Time somehow got away from me last week, and there was no Timeslip Tuesday. But I am back again today, with the book that I am currently reading to my eight-year old--The Time Garden, by Edward Eager (1958, 188pp in the edition I have).
According to the wikipedia article on Eager that I just linked to, he made "a distinct contribution to children's literature by introducing a theme of magic into the lives of ordinary children." Ordinary American middle class, not at all well of financially, children, who almost universally love the books of E. Nesbit. His best known book is probably Half Magic (1954), but two of my favorites are Knight's Castle, and The Time Garden, that tell of the adventures that happened to the children of the children in Half Magic.
In The Time Garden, Roger, Ann, Eliza and Jack have been dumped by their parents at an old seaside house in Massachusetts. There they discover a very old, magical toad, who dwells in a garden of flowering thyme at the edge of the ocean. All his magic has gone into the ground, so the thyme itself has become magical--a magic of time travelling. Transported back in time, the children raise the alarm when the British are coming in the Revolutionary War, help slaves escape on the Underground Railroad, visit Jo March and sisters, and the court of Queen Elizabeth. They also, most magically of all, travel back in time to one of the magical adventures of their own parents (I get a kick out of self-referentiality in books).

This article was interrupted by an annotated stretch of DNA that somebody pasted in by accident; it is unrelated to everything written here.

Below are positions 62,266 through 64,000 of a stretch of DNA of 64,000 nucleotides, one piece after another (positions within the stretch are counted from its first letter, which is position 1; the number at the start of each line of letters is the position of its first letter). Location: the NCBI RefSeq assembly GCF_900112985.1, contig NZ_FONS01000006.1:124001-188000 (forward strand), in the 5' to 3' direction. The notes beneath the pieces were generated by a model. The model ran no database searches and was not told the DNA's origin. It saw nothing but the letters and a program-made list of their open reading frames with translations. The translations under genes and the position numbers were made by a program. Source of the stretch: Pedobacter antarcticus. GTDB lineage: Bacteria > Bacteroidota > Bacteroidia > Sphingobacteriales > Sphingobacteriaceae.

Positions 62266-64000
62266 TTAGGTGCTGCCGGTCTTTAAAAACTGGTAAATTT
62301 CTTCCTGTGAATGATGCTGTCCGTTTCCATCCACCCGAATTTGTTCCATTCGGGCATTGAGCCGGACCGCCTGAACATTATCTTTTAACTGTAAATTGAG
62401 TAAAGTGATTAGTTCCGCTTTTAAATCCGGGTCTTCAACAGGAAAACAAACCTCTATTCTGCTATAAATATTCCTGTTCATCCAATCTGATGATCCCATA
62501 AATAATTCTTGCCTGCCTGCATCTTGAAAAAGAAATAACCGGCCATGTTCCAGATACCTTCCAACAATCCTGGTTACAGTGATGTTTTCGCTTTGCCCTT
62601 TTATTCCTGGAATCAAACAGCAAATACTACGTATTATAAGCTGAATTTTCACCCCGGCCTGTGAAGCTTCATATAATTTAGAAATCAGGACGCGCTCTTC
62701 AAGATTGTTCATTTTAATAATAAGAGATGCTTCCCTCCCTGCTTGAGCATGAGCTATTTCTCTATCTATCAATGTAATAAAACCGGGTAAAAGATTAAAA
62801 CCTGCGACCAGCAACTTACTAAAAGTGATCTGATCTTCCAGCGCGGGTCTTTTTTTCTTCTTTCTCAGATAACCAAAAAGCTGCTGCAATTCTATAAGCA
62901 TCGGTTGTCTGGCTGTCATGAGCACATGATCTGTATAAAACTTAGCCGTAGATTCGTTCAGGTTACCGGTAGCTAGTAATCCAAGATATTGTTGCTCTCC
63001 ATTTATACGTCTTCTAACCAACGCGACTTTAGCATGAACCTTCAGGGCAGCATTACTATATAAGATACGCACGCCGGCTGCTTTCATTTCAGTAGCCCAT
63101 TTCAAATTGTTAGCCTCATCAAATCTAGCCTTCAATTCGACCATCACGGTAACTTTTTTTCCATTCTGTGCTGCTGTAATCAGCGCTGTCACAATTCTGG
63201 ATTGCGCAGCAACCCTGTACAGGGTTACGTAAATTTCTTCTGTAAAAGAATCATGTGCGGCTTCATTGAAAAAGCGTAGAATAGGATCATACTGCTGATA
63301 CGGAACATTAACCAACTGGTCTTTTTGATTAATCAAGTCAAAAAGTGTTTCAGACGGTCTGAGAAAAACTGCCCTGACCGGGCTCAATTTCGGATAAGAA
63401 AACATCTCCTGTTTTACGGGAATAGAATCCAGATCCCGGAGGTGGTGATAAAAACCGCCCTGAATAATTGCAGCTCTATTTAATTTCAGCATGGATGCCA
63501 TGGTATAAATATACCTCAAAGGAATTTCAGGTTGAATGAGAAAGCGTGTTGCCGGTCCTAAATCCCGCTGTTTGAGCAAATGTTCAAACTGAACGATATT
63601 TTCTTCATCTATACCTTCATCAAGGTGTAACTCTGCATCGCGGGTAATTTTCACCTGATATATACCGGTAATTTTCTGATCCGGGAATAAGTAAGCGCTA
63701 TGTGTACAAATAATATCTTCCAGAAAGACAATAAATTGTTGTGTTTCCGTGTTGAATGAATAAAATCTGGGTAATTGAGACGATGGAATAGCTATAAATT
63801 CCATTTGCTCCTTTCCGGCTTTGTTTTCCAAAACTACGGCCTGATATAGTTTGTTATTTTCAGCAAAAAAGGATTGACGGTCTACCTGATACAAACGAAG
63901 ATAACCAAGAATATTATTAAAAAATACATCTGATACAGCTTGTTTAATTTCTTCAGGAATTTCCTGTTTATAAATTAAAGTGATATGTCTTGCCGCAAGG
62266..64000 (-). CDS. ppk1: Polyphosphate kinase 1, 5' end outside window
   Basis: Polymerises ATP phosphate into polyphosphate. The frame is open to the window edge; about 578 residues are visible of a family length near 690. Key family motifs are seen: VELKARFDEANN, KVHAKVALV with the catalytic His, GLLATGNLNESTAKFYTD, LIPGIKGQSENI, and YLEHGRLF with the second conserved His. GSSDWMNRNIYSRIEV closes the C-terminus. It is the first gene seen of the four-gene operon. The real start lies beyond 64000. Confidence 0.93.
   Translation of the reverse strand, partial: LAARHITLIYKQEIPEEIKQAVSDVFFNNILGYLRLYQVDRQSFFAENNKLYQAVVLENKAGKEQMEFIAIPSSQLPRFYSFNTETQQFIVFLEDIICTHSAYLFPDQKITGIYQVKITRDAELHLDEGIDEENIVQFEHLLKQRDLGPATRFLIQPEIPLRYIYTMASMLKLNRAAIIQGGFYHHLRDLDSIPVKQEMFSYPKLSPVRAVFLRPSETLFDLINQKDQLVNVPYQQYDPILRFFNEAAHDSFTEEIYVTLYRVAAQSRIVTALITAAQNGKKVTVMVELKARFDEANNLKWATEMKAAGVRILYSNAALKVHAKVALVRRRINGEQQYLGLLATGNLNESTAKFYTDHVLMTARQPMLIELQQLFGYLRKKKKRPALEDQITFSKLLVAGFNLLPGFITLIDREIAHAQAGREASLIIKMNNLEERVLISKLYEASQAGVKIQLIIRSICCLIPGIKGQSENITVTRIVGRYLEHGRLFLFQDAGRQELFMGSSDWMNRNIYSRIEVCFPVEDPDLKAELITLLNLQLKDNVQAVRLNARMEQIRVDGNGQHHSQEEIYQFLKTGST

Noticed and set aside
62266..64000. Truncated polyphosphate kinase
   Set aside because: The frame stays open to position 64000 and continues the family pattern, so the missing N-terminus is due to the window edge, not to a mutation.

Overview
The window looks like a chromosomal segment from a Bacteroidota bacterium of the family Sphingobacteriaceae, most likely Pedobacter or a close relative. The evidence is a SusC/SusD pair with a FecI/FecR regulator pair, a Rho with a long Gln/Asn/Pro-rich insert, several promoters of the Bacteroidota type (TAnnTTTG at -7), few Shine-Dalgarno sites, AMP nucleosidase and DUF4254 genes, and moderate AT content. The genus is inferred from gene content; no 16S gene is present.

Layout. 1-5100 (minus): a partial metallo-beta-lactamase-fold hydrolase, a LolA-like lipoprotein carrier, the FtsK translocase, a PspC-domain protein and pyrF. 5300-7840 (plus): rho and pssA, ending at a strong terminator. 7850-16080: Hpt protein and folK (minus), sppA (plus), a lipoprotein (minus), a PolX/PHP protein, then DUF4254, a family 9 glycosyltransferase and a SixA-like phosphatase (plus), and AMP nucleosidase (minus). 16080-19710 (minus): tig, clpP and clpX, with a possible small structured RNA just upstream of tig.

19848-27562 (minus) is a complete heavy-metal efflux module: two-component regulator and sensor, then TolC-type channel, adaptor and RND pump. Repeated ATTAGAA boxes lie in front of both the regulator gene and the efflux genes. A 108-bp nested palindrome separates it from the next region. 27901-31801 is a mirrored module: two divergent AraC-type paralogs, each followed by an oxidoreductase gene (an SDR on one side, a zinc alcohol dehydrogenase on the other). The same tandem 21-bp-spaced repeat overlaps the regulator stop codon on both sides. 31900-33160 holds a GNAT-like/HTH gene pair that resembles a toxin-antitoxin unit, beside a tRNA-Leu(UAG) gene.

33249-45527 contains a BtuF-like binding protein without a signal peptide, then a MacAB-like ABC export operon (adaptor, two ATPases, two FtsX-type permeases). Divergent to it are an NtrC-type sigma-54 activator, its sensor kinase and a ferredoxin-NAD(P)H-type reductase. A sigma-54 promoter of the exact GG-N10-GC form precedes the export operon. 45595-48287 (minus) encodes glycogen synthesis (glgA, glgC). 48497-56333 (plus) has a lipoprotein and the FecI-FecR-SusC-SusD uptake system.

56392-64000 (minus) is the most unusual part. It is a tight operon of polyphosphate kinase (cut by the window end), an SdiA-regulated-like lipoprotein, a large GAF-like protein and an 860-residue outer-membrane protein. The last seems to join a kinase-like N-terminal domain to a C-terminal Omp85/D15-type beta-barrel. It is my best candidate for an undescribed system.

Eager, as a writer, allows himself to stray right to the edge of farce. The language and the situations are almost tongue in check. I think, though, that the delight he himself is getting from his writing, a delight that is shared by the reader (ie me, and presumably other Eager fans). I think his books are funny. He also creates great kids--girls that are daring, girls that are afraid, but brave enough to go through with things anyway, and boys that have thoughtful sides. (Except Jack, who is the oldest, and who has begun to notice Girls). And although there are, of course, no cell phones, and such like, the people, places, and situations do not feel especially dated.
Timeslip-wise, the magic is unworrying to the reader (that is, it is not explained so much as to become strained), although the children do their share of worrying about their effect on the past. This is, as far as I know, the only timeslip book whose catalyst is a magical toad.
My only faint criticism of Edward Eager is that his chapters are too long. I suggest the audio versions.